“We can deal with its weaknesses but cannot do away with it as a whole. The benefits outweigh the disadvantages. If we remove politics from BBI, it is presenting all of us a lifeline,” adds Wanyonyi.

And while admitting that the Constitution needs to be amended, he urged those opposed to the BBI to engage in constructive criticism and propose better ways of improving the Constitution of Kenya (Amendment) Bill, 2020 instead of opposing the entire initiative.

“There are clauses in the current Constitution that cannot be implemented and hence the need to change them now before it’s too late,” he says.

On the elusive Luhya unity, Wanyonyi says this has the potential of tilting the outcome of the 2022 elections.

“We Luhyas are democratic in that we vote for everybody and end up playing small in the national politics. For the Luhyas to rise they must learn to align to one side and vote as a block,” he said.

He blames the elusive unity on the lack of a de-facto Western Kenya leader, saying that behind the scenes plans were at play to identify the region's leader pre-2022.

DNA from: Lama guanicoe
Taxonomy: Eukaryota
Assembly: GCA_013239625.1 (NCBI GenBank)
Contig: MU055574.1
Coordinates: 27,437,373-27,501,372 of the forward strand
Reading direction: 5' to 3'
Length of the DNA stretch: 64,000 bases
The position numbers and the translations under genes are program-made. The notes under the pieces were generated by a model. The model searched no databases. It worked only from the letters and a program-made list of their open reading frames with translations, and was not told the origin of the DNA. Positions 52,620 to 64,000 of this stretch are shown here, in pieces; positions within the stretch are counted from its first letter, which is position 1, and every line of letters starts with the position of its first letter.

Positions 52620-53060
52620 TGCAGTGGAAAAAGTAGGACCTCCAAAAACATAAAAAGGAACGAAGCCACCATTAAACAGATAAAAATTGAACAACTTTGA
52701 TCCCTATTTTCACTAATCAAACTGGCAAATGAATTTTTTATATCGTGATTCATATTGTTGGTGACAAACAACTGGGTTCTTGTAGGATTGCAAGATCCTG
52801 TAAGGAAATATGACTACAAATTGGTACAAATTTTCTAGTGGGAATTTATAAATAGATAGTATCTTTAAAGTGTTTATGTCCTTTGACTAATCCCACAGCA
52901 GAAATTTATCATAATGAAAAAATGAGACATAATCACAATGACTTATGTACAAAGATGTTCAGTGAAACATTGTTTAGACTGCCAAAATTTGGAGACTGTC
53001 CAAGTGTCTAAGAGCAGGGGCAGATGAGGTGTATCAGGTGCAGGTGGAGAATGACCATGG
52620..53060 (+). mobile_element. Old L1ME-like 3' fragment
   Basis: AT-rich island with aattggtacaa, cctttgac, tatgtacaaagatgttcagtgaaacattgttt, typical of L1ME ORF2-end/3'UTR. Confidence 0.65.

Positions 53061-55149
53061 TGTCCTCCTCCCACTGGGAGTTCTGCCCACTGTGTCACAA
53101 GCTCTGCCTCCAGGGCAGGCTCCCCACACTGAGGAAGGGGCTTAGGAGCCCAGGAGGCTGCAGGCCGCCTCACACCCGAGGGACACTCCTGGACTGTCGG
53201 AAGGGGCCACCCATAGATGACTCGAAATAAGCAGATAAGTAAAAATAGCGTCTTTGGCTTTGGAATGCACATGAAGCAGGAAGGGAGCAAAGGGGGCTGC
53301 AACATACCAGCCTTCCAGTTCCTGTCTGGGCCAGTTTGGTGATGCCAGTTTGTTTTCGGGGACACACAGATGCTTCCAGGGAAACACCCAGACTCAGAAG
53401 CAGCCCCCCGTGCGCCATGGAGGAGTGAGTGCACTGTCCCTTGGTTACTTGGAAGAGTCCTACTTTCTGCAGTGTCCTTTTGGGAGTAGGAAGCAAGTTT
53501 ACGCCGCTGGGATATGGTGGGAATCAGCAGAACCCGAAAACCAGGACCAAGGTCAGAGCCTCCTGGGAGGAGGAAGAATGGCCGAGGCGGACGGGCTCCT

“There needs to be a de-facto leader who Western people will rally behind so that he/she can represent their interests. Currently, there is none. Musalia Mudavadi and Moses Wetang'ula do not enjoy support across board. They do not command support from every corner of Western the way Michael Wamalwa had done before he passed on and Masinde Muliro who were indisputable Luhya leaders,” he avers.

“The five counties in Western should use their numbers to bargain politically. This way if you want to enter Western you have to bargain with them similar to Central Kenya where you can’t enter without going through the top leadership, or Luo Nyanza without Raila and Rift Valley without Ruto at the moment,” he adds.  

Currently, ANC's Musalia Mudavadi, Ford Kenya’s Moses Wetangula, former UNCTAD Secretary-General Mukhisa Kituyi, and ODM’s Oparanya are angling to be Luhya spokesman.

Wanyonyi however, warns that the region's leader will be identified soon and could come from any calibre of leadership.

“Leaders come up and somebody will come who may not be visible now and people will rally behind him if he has the charisma and leadership. Something will happen and it may happen very soon,” he says.